Analysis of the Interaction Between Timber Markets and the Forest Resources of Maine
Source: Northern Journal of Applied Forestry, Volume 21, Number 3, September 2004 , pp. 135-143(9)
Publisher: Society of American Foresters
Abstract:The abundant timber resources of Maine are critical to the State's timber economy; thus, when the 1995 forest inventory indicated a 20% decline in softwood growing stock, there was great concern by industry and government. Furthermore, declining near-term softwood growing stock levels were forecast. To better understand what was occurring in Maine's forest, we examined changes in composition and evaluated the relative impacts of harvesting versus growth and mortality. Much of the decline in spruce-fir inventory can be attributed to the budworm infestation of the 1970s and 1980s, although continued high utilization contributed to the decline. The high rate of softwood utilization was facilitated by low softwood timber prices due to increased supply from salvage cutting and high prices for softwood dimension lumber. The high price of dimension lumber also allowed the adoption of sawmill technology in Canada and Maine that used small-diameter logs, formerly consumed by the pulp industry, for lumber production. The increased demand for spruce-fir roundwood occurred during a period when changes in paper demand and pulping technology increased the demand for hardwood pulpwood. Unlike spruce-fir and hemlock, hardwood growing-stock volumes have increased steadily due to low utilization, high growth, and low mortality. Ample inventories of hardwoods have allowed increased volumes of these species to be used in the manufacture of pulp and engineered wood products. A recent partial forest survey of Maine indicated that spruce-fir growing stock inventory has stabilized as a result of regeneration of these species that began after the last spruce budworm infestation.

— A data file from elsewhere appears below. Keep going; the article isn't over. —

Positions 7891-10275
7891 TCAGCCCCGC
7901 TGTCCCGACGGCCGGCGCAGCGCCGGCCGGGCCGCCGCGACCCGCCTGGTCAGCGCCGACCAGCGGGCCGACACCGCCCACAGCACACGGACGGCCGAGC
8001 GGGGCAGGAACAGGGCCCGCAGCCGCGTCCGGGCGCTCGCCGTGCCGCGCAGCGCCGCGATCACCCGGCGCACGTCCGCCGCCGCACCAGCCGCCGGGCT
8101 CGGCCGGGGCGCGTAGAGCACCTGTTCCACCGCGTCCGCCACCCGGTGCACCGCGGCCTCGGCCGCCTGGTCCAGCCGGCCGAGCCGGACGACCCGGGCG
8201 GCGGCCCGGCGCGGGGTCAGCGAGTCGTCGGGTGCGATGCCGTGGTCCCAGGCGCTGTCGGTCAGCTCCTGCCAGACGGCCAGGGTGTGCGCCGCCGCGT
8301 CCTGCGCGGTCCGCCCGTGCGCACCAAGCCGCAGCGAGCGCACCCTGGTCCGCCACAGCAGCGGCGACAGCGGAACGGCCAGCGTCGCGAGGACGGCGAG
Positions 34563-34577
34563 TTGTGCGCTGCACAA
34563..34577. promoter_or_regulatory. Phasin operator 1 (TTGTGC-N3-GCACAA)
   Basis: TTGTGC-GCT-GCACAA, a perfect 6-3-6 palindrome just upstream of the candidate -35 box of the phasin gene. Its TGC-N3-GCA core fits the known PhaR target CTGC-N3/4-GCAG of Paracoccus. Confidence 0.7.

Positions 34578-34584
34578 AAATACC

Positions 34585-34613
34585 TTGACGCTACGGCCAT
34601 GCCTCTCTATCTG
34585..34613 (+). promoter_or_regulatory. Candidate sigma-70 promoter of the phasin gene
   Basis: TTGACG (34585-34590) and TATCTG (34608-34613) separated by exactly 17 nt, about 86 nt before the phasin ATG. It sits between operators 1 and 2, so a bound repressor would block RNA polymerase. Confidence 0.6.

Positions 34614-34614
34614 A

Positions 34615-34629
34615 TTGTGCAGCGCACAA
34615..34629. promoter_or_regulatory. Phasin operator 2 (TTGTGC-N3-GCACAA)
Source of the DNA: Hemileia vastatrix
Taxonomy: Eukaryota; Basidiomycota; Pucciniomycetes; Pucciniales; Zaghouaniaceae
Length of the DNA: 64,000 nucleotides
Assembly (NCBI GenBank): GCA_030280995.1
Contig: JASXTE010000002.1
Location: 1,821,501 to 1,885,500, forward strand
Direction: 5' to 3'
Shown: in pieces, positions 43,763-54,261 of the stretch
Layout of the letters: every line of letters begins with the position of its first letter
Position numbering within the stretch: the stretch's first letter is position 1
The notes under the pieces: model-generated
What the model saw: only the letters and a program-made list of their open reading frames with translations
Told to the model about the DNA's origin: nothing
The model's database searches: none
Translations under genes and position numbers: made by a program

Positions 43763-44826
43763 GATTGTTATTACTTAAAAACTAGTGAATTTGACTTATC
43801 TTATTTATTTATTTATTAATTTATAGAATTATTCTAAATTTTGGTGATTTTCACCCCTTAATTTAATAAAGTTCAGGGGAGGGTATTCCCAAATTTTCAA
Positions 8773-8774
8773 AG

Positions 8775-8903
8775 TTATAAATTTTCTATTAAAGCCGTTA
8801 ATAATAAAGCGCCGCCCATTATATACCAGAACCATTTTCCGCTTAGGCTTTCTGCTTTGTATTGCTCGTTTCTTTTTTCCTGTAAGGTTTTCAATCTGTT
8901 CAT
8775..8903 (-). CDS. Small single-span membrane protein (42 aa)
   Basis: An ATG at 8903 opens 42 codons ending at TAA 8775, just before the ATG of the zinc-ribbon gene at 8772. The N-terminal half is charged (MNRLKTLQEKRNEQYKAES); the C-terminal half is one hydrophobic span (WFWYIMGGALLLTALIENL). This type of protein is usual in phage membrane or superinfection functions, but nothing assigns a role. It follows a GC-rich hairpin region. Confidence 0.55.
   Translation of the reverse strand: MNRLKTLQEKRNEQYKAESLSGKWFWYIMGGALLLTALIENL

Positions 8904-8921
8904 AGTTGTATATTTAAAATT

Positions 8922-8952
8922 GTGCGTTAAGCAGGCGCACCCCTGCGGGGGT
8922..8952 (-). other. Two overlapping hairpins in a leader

Document Type: Regular article
Publication date: 2004-09-01
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